You probably know of a teenager that needs assistance to address his or her alcohol use. While government research shows a decrease in teenage drinking in recent years, the statistics still provide reasons to be concerned about teens that drink. Researchers recommend that a plan be in place to help your teen to avoid alcohol before drinking becomes a problem. Many researchers agree that underage drinking is likely to cause problems that will stay with the teen for many years to come, if not their entire life.
Reasons for Teen Drinking
Parents can help teens by looking at the reasons for their drinking. This helps loved ones know how to better address their drinking. Teens drink for many different reasons. The Research Institute on Addictions explains some of these reasons. While this list is not conclusive, it covers the most common reasons for teenage drinking. For example, some teens drink because of a misperception that their peers are also drinking when only about fifty percent of them are drinking. Others drink to escape their problems or simply for the sake of curiosity. Still others may drink because they think they will feel “grown-up.” Finally, teens feel pressured by peers to drink.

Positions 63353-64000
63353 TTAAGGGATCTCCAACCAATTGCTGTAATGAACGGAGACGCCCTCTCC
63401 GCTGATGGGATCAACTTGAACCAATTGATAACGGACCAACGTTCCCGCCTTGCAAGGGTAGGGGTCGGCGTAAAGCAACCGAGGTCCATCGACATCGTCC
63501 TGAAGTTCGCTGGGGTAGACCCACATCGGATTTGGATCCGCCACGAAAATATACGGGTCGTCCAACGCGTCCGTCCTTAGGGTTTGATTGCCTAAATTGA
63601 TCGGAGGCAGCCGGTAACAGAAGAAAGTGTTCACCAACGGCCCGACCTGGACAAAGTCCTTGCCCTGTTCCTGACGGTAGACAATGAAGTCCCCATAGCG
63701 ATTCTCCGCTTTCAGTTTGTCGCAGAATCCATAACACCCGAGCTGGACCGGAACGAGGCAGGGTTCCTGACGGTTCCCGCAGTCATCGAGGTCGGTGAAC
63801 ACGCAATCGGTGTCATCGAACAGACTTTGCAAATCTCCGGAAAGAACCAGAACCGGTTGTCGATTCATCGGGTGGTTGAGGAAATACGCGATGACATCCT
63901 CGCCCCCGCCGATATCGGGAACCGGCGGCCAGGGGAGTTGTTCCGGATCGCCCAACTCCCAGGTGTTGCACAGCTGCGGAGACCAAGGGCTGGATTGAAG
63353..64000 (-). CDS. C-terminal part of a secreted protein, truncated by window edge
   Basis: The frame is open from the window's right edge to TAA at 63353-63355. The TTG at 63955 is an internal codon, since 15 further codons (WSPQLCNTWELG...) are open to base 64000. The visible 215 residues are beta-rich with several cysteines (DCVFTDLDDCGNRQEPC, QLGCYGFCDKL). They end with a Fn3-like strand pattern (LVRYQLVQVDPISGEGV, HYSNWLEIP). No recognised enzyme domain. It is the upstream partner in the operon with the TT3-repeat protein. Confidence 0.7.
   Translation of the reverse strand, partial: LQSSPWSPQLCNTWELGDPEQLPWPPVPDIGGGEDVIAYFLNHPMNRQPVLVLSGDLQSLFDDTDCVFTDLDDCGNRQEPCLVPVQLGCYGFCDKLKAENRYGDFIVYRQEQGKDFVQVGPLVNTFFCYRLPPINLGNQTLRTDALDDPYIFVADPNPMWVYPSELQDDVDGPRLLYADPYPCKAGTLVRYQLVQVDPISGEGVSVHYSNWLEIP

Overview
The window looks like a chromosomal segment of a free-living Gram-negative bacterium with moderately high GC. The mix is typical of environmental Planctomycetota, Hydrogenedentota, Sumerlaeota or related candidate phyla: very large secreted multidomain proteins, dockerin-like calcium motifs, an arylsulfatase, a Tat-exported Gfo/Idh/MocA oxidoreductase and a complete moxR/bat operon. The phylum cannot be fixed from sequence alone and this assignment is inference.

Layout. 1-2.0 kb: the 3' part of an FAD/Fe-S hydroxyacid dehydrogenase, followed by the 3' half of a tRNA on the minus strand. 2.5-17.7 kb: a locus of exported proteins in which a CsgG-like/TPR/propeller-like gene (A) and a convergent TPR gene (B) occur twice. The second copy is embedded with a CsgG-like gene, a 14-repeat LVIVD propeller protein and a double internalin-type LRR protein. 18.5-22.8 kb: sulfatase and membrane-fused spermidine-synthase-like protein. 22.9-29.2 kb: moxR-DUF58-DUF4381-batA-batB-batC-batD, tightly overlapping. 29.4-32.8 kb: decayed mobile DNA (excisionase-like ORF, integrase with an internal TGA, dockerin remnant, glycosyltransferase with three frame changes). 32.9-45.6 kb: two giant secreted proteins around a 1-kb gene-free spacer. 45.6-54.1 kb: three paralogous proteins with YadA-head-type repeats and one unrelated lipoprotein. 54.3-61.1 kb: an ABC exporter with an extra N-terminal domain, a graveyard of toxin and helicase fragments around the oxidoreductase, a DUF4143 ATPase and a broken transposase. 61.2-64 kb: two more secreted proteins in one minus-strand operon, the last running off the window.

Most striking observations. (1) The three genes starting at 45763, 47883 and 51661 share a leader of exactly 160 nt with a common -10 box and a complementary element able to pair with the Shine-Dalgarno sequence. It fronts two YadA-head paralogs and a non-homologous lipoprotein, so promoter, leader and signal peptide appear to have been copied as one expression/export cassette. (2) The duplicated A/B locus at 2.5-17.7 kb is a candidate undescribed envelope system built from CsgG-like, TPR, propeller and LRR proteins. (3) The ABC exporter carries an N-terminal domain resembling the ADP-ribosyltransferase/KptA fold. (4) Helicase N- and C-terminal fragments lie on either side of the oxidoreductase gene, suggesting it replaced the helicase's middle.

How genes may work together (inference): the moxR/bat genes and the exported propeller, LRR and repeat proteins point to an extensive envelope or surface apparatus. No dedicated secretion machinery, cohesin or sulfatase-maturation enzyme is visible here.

Consequences of Teen Drinking
Once parents and loved ones of drinking teens understand why teens drink, they will be able to help them stop drinking. This important step of the process will help teens since research shows that numerous risks and consequences are associated with teen drinking. One researcher summarizes the consequences in this way:
- Impaired judgment
- Increased risk of assault
- Impact on brain development
- Injury and even
In addition to these risks, the Mayo Clinic reports increased sexual activity, school problems, alcoholism and violent crime. Teens generally don’t think about these consequences, but both they and their loved ones might end up dealing with the negative effects.
Communicating with Your Teen
Parents can effectively help a teen who is drinking by communicating with him or her. Evidence-based research supports this almost unanimously as outlined in “California Youth and Alcohol Use: Strategies for Parents and Schools to Take Action” by the Health and Education Communication Consultants. They urge parents to develop “positive parent-child relationships” by “increasing youth self esteem, strengthening youth resistance to negative peer pressure and compelling teens to meet parental expectations.”
Reducing the Risk of Teen Drinking
Additionally, the Mayo Clinic recommends that parents do the following:
- Work on building a strong bond with your teens
- Know where your teen is and know what he or she is doing
- Implement boundaries and consequences
- Model moderation when drinking and
- Encourage healthy friendships.
While parents cannot easily fix underage drinking, they can take proactive measures in order to combat this serious problem, thus helping to keep their teens safe.
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